There were several reasons why I abandoned this practice a few years ago. One of the most pressing was the theology of conquest and the dispossession of the people of Canaan. So, I propose, once again, to ignore the Daily Office readings. You do not come here to listen to me rail against the dark sides of our tradition.
Instead, I propose to play with sundry poetry, as things leap out at me.
The Unpardonable Sin
This is the sin against the Holy Ghost: —
To speak of bloody power as right divine,
And call on God to guard each vile chief's house,
And for such chiefs, turn men to wolves and swine:—
To go forth killing in White Mercy's name,
Making the trenches stink with spattered brains,
Tearing the nerves and arteries apart,
Sowing with flesh the unreaped golden plains.
In any Church's name, to sack fair towns,
And turn each home into a screaming sty,
To make the little children fugitive,
And have their mothers for a quick death cry,—
This is the sin against the Holy Ghost:
This is the sin no purging can atone:—
To send forth rapine in the name of Christ:—
To set the face, and make the heart a stone.
Vachel Lindsay (1879-1931) was an American poet known for the musicality of his verse and his oratorical skill, though his early career was marked by failure and penury. He was fond or ordinary folk, travel, and the beauty of life. His vision of poetry as performance art was, perhaps, ahead of its time. A poetry slam of our day has the musicality and strong rhythms of Lindsay's verse.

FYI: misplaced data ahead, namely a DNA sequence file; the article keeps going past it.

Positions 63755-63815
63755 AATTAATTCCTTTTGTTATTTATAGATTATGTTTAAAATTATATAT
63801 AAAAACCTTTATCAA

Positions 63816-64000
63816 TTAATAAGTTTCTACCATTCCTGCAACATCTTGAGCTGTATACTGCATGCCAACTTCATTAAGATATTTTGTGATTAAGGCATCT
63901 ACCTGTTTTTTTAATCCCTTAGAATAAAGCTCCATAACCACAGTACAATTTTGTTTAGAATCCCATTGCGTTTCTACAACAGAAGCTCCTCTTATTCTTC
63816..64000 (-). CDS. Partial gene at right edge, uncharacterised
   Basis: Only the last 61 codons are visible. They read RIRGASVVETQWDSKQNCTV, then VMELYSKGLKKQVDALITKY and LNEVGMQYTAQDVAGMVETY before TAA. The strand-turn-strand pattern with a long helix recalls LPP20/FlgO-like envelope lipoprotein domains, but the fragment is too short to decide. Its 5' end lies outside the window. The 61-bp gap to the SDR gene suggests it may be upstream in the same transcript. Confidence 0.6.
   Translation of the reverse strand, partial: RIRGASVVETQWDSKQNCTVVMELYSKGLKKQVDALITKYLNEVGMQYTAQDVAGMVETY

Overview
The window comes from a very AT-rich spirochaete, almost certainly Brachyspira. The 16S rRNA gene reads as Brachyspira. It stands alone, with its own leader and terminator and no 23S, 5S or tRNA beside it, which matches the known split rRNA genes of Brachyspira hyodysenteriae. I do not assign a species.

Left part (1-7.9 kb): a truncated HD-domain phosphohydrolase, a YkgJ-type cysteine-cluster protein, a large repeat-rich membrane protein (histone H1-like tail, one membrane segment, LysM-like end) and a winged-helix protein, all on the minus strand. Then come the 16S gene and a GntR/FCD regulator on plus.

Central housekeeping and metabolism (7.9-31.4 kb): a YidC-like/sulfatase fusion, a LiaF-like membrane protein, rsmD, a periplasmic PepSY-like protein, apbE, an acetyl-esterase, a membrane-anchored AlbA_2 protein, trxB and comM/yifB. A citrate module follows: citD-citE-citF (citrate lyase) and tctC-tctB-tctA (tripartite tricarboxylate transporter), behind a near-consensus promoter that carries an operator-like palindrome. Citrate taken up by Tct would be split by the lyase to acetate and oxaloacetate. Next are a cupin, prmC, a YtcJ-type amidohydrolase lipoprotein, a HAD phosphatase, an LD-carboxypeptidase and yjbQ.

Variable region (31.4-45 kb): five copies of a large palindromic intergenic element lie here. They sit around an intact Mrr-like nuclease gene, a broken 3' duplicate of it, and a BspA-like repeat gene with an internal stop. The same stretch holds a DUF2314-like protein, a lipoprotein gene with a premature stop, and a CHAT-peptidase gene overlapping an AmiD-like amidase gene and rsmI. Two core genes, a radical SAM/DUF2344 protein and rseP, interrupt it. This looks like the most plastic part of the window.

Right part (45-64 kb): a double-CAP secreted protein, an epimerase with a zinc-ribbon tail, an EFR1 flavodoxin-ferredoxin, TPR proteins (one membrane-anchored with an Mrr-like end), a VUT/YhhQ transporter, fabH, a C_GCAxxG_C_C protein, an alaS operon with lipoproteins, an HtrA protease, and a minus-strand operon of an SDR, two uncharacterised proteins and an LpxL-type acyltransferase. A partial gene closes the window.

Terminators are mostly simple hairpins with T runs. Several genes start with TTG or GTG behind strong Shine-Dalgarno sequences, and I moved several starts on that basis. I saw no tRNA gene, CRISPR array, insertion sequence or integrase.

This poem calls to account religious people and systems that cause devastation to human life. To harm others, allegedly in the name of Christ or Allah or any other deity, is nothing short of blasphemy.
We would do well to ask whether our faith is allied with worldly power and destruction or with grace and healing. The flag and the Cross do not mix well, though many seek to link them. The Cross judges all earthly systems, all movements, all governments, all ideologies.
I see too many political actions in my own nation at this time that fit all too easily into these verses. The third stanza, especially, evokes our bombing and devastation in far-off lands followed by our refusal to embrace the refugees we have created or helped to create. Desperate masses who would prefer a quick death to their current misery. Fugitive children. Homes reduced to rubble and disease.
Can our hearts turn from stone back into flesh? Ezekiel 36.26-27 offers a promise of what God can do.
A new heart I will give you, and a new spirit I will put within you; and I will remove from your body the heart of stone and give you a heart of flesh. I will put my spirit within you, and make you follow my statutes and be careful to observe my ordinances.
One of my more startling sermons involved some visual props. A rubber-headed a mallet, a standard claw hammer, and a sledge hammer. I lifted each up in turn, raising them from behind the pulpit to describe how each is suited for a certain range of purposes. I suggested that to break up our stony hearts, God may well need a sledge hammer.
Are we willing to let our hearts be broken open? Are we desirous of hearts of flesh that can, once again, feel compassion, act with justice and truth, and practice humility?